Yes, we all want to be supermom and be with our babies every waking moment and hold down a career we love. We need to remember it's perfectly OK for others to get time with the baby too. It's actually great for babies as well. They need to be comfortable with other caregivers, not just mom. Eventually, instead of feeling guilty that I had to leave my son to speak at a conference out of town, I saw it as an opportunity for solo dad-and-son time. 

Ditch day care blues 

You're not warehousing your child. If you've chosen a good provider (and you will! You're an awesome mom, remember?) embrace the fact you're exposing your children to other loving adults and peers.

You'll find peace of mind with your provider when you're sure your child is well taken care of, enjoying his or herself and safe in another's hands. These steps will help evaluate your caregiver:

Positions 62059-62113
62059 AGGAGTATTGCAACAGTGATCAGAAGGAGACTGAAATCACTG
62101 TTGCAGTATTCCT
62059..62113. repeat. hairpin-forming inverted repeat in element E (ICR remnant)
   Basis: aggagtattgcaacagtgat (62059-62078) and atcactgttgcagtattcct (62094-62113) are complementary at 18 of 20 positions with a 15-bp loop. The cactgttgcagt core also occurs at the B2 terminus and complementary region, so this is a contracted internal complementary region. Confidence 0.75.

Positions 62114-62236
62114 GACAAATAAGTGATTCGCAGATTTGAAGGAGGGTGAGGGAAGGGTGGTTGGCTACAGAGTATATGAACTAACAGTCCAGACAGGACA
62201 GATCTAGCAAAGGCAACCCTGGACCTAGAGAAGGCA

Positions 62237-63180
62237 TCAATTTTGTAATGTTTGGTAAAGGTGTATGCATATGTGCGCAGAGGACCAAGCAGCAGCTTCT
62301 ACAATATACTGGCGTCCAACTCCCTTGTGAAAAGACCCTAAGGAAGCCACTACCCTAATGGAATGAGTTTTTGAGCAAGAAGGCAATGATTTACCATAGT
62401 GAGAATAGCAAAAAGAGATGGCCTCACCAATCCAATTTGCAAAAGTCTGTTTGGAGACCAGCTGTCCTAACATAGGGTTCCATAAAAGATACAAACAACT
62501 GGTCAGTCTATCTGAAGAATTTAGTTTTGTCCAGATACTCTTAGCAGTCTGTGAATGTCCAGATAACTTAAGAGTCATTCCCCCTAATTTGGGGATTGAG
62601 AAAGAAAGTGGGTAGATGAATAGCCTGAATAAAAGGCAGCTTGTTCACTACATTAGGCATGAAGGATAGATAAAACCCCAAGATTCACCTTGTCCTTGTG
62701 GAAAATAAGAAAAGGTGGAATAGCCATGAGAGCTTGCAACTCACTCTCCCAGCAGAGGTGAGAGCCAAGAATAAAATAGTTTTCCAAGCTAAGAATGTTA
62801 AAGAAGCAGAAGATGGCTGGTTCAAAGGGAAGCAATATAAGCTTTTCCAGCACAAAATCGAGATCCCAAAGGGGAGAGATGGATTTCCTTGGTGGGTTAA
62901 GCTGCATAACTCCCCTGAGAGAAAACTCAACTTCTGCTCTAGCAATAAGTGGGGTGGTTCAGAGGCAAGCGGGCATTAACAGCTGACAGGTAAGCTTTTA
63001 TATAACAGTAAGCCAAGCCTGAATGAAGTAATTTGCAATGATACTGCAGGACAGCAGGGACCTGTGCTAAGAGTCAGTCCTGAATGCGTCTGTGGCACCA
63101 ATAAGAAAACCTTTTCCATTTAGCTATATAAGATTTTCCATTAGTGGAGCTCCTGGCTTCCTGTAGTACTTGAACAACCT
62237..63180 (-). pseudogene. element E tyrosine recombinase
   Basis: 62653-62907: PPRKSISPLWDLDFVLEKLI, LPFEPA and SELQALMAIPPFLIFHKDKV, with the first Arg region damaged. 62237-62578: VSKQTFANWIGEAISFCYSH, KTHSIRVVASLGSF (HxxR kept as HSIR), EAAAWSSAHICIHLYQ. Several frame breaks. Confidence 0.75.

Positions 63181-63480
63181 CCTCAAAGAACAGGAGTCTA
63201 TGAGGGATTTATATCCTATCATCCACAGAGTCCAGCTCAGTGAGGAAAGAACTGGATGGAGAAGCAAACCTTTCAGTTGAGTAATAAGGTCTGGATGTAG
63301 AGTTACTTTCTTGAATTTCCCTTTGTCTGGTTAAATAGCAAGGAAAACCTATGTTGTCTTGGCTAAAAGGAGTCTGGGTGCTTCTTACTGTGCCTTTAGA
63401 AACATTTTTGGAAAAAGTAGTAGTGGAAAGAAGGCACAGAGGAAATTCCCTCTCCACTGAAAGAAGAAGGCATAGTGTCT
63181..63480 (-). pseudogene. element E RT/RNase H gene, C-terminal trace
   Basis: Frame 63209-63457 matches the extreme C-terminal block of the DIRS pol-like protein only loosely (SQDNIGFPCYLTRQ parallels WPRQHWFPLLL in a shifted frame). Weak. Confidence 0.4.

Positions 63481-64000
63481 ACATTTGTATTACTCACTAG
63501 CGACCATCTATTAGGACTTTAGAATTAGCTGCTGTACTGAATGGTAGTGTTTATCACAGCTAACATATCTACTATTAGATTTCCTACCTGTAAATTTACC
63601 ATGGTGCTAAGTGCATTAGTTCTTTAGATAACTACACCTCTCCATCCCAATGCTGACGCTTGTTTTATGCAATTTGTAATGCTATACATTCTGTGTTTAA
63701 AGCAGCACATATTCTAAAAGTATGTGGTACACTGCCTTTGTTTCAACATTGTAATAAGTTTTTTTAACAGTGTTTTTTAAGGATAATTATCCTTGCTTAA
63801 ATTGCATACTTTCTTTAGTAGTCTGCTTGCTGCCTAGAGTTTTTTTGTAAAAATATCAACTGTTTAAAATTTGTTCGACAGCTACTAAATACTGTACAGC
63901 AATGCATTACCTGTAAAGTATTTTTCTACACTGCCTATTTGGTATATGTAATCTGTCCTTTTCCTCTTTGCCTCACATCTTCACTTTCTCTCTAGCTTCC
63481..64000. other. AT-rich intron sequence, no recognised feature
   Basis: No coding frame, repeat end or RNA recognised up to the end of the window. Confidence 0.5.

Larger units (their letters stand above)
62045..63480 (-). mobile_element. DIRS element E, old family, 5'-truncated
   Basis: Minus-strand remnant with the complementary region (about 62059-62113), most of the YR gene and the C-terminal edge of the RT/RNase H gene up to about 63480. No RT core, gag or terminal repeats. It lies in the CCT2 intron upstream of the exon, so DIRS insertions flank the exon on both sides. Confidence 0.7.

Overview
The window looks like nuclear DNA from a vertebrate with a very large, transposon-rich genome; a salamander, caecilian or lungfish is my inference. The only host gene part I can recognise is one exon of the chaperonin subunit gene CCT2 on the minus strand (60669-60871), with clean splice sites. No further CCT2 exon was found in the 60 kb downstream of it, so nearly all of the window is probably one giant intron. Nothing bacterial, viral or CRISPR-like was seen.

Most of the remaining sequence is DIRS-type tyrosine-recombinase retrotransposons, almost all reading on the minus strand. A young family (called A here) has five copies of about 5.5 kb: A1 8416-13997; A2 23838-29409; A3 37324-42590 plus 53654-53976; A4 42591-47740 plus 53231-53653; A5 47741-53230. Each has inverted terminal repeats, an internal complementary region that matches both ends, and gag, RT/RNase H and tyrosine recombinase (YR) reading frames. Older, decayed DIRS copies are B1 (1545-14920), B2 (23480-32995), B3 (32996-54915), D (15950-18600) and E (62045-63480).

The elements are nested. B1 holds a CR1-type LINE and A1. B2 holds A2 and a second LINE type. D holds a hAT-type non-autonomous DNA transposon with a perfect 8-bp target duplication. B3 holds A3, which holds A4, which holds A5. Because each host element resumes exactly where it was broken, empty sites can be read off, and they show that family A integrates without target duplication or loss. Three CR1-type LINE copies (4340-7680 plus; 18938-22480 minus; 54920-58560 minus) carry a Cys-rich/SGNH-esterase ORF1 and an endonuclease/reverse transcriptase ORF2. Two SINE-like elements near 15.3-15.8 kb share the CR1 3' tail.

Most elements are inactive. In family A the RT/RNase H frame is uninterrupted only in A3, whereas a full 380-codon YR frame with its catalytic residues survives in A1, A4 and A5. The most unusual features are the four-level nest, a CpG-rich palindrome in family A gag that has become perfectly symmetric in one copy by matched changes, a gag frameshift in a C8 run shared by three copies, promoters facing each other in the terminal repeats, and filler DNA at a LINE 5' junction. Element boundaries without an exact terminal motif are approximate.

• Pop in unexpectedly and see how things are going. (If your provider has a problem with this, you've got your answer.)
  • Call now and then to see what your child is up to and how he or she is doing. Avoid the fussy portions of the day, like right before lunch or near nap times. Chances are your child will sound or look upset during those times whether he or she is with you or with someone else. So don't put yourself in a situation where you generate second thoughts unnecessarily. 

Get plenty of rest (I know ... funny, right?)